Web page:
Imagine a vast rolling plain dotted with wetlands teeming with fathead minnows, and you're picturing a walleye's dream smorgasbord.
Far from being just a fish fantasy, such wetlands have been used for years to coddle young walleyes until they're large enough for stocking.
Now imagine that the wetlands are in North America's famed duck factory, the Prairie Pothole Region, which extends from western Minnesota through the Dakotas into Montana. Wetlands here provide critical nesting habitat for much of North America's migratory waterfowl.
The seemingly harmless fathead minnows make good bait and walleye forage, but they eat benthic macroinvertebrates that are important duck foods. Fatheads also consume zooplankton, especially larger breeds such as Daphnia, which themselves consume phytoplankton (suspended algae).
Without predators, fatheads take over. Duck food disappears, algae blooms and, because of the ensuing low light penetration, aquatic vegetation suffers.
Striking A Balance
To find a solution for this problem, Minnesota Department of Natural Resources fisheries researchers wondered whether stocking walleye fry could reduce fathead populations, produce larger walleye fingerlings and enhance duck habitat.
They stocked fry in six potholes with booming fathead populations. Yearling 'eyes were stocked in another six ponds, and six potholes went unstocked to serve as reference sites. Responses varied, but after three years of study, it was clear that stocking walleye fry worked.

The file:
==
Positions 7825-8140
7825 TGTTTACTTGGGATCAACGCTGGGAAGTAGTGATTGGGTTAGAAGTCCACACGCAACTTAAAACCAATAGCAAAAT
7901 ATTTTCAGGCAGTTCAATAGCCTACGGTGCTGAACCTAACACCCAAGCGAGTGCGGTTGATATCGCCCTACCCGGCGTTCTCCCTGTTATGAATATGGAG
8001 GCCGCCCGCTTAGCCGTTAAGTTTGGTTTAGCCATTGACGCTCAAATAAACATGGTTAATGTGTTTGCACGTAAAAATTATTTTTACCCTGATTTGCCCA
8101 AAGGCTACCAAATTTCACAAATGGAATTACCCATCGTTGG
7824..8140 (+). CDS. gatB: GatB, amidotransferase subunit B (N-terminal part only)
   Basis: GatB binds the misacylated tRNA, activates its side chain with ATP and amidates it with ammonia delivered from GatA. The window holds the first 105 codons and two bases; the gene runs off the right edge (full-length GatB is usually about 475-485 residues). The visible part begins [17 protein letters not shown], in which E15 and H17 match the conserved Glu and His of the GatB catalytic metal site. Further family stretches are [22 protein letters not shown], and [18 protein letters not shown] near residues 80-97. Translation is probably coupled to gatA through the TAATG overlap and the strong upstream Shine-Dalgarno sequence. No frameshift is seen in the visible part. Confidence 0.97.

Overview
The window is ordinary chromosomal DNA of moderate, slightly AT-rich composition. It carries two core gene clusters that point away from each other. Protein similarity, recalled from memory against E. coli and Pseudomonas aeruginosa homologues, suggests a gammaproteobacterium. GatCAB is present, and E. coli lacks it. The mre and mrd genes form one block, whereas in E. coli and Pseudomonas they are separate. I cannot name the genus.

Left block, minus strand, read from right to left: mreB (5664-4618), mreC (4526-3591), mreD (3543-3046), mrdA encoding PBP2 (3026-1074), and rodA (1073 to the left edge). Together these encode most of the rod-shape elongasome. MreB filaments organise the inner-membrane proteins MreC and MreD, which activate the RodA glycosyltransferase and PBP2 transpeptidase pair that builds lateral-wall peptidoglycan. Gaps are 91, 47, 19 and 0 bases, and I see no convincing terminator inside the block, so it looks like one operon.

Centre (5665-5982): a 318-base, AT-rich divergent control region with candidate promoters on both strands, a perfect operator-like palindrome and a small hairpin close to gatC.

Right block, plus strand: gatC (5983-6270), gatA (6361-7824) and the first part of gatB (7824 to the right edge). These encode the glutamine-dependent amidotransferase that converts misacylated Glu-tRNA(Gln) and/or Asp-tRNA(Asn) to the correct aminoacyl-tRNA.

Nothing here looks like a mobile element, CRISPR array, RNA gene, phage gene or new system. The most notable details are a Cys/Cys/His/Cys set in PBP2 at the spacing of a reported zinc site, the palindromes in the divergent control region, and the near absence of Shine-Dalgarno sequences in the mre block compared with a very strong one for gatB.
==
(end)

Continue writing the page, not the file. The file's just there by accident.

As fathead populations decreased, benthic macroinvertebrates and large zooplankton thrived. In turn, phytoplankton decreased and the water cleared. The study period was too short to evaluate the long-term effects on aquatic vegetation, but improvements were noted.
Stocking yearling walleyes was not as effective. Fathead populations were not consistently reduced, probably because the larger walleyes did not eat larval fathead minnows, and stocking density was too low to greatly reduce adult fatheads.
Big Lake Success
Predators have performed similar rescues in several large-lake experiments where excessive nutrients had caused noxious algal blooms. Stocking salmon, pike, walleyes, largemouths and striped bass has reduced zooplankton-eating shad, alewives and perch.
The resulting increase in large zooplankton then crops the phytoplankton. With less algae, the water clears, making conditions conducive to the growth of aquatic vegetation. Once established, the weeds use up nutrients that otherwise might fuel future algal blooms. Habitat is improved, eventually leading to better fishing.
The process is called biomanipulation-altering the abundance of organisms at different trophic levels to change the aquatic community. To succeed, it requires stopping the influx of nutrients and establishing high densities of large predators to reduce populations of zooplankton-eating forage fish.
It also requires the cooperation of anglers through the release of these large predators. So the next time you land a big walleye, striper, pike or other big piscivore, do the ecosystem a favor: Take a photo and let it go.